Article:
COWI manages the share in storage, management and charting of the data collected by the system and Blip; through the platform made available by COWI it’s possible to download the raw data. However, an interface oriented to georeferencing analysis for displaying the data on a map is missing. During the workshop activities we bypassed this aspect through the use of GIS software (Geographic Information System)
People mover Stazione S. Lucia, vaporetto stop Bus Terminal P.le Roma, Vaporetto stop Riva di Besio, Vaporetto stop
through which it was possible spatialize, process and view the data acquired from the network sensor Blip. This return has proven as effective, very explicit and intuitive. Weaknesses not all people have a smartphone, at the same time some of them may have more than one with them, only those who have the Wi-Fi device on (and/or Blue-
tooth in case) are considered but they don't have to be connected to a WiFi or Bluetooth-signal to be picked up by the sensors. The Blip Track System can't be used as a direct count of persons in one specific place. But relative to another count or flow in the system the count is highly valid.
phone operators. The stumbling block in this kind of analysis is still fairly strong, as it relates to privacy and liberalization by itâ€™s owner.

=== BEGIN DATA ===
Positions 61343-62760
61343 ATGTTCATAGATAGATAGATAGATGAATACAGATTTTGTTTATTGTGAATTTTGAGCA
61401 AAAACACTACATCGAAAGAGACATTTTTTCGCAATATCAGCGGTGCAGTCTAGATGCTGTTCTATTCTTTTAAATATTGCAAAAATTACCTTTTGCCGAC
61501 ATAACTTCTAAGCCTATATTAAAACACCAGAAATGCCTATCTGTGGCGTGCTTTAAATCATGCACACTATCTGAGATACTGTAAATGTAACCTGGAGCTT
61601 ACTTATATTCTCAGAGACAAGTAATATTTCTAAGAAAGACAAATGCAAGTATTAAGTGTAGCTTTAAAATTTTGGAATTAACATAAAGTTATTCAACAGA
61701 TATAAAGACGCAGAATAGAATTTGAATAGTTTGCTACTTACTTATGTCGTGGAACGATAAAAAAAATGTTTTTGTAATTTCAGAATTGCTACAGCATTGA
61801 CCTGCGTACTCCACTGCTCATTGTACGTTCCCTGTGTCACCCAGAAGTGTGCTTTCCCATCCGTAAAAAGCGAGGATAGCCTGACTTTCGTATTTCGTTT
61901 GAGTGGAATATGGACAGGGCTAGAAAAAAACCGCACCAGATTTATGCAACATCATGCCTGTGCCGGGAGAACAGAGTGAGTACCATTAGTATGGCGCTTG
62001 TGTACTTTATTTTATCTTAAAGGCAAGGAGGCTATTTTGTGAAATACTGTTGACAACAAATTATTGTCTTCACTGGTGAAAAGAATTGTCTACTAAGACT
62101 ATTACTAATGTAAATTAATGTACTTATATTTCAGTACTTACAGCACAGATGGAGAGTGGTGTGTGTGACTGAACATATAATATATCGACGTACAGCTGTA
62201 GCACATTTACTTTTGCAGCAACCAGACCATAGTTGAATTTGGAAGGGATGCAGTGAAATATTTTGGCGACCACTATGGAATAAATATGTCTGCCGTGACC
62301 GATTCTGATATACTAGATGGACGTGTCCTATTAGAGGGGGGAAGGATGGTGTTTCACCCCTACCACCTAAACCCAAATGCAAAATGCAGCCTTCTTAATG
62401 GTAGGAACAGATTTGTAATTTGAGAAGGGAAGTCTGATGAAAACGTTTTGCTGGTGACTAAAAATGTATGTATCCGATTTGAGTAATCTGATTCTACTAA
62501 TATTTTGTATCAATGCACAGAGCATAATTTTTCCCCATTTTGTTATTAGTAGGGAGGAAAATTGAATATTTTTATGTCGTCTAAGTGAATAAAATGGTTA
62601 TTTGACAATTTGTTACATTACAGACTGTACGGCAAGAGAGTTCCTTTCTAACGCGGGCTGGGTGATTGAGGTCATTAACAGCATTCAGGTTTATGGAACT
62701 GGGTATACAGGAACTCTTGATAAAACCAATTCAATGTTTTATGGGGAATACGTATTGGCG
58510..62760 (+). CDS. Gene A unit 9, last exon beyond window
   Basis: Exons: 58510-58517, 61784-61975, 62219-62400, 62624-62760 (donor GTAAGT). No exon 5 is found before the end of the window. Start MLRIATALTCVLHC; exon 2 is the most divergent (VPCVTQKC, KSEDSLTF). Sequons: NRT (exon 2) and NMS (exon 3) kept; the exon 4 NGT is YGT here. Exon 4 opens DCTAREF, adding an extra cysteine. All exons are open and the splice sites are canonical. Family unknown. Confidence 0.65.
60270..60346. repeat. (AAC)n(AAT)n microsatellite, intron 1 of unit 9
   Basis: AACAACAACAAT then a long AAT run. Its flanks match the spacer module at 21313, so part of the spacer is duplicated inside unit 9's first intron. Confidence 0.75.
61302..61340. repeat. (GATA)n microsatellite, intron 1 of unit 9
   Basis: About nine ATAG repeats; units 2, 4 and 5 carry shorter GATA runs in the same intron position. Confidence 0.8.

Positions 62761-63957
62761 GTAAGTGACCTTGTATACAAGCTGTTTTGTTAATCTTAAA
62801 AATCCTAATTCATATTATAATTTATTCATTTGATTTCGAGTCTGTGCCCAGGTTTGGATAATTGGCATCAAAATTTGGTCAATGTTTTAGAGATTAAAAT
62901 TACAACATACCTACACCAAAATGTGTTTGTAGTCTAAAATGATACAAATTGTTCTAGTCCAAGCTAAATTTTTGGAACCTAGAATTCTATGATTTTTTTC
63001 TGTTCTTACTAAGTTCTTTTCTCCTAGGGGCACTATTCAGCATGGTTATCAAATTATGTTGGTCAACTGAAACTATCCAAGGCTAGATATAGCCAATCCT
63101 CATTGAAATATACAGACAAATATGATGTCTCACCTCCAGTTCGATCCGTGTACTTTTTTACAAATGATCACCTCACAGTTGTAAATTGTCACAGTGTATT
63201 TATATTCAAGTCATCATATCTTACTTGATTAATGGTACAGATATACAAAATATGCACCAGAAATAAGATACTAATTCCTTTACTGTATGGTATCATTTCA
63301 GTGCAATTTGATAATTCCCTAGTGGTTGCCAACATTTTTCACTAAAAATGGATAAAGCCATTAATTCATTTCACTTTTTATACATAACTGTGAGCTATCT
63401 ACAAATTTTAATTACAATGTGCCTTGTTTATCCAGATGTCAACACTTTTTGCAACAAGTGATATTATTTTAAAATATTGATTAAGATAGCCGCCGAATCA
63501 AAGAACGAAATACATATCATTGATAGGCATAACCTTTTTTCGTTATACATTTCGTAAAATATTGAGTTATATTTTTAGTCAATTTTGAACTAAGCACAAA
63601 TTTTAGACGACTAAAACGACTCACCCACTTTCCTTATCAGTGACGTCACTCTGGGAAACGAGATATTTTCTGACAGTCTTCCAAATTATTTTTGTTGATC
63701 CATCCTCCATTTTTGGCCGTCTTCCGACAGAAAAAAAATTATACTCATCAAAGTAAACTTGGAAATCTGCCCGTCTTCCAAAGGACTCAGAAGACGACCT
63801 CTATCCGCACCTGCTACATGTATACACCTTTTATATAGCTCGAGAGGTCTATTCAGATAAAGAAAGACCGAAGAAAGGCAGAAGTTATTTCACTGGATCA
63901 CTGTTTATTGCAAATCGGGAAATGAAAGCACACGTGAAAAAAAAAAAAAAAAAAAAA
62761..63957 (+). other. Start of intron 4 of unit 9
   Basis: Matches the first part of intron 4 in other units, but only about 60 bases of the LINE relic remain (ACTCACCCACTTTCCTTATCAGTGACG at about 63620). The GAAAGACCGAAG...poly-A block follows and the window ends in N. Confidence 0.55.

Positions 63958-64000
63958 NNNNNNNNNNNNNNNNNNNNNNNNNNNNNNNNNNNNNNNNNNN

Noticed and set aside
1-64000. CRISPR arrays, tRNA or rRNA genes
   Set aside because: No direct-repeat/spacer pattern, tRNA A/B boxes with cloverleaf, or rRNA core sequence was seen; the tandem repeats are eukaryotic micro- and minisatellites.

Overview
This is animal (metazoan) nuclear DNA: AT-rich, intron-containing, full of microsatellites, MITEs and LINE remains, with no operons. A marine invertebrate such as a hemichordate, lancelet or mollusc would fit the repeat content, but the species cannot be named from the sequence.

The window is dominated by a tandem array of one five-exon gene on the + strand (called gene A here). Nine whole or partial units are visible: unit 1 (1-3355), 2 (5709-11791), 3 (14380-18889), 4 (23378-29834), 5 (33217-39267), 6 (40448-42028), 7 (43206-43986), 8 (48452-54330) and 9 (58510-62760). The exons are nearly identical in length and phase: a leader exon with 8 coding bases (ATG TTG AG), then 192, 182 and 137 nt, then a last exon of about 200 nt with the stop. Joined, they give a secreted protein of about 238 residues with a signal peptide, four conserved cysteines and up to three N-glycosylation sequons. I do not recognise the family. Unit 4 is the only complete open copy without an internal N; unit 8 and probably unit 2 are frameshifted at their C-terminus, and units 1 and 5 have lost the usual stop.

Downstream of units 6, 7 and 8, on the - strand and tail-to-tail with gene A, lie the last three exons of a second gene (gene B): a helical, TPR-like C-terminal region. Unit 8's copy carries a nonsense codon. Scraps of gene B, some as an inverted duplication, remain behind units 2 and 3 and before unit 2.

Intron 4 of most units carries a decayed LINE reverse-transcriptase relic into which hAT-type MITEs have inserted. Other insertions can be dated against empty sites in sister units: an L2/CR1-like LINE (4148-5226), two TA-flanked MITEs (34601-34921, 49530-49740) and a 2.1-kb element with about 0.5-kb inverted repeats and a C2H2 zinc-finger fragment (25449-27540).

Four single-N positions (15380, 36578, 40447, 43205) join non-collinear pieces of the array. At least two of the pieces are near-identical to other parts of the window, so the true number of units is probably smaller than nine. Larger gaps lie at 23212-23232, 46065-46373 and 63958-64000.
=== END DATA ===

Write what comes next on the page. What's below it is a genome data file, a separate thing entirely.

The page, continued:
Developments be able to rely on data secured from the cells by different tele-
VENICE SMART CITY
PROPOSALS A new vision for Venice
he data collected by the five Bluetooth and Wi-Fi sensors in the central station and Piazzale Roma area were processed to observe and record visitorsâ€™ behavior and preferences in terms of mobility. These data provided the basis for the definition of a new strategy for managing flows in the station. The proposal aims to decongest the busiest streets by acting promptly on improving the accessibility. The strategy consists of a physical reorganization of the Piazzale Roma bus station and the main entrances to the historical town, the design of a new way finding system that guide the visitors to their destinations while giving them the sense of cityâ€™s rich cultural history and the integration in the communication system digital information designed for different users (students, residents, tourists) in order to facilitate movement and enhance the architectural and cultural heritage. A new vision for Venice, starting from smart mobility.
ARRIVAL POINT STRATEGY
VENICE SMART CITY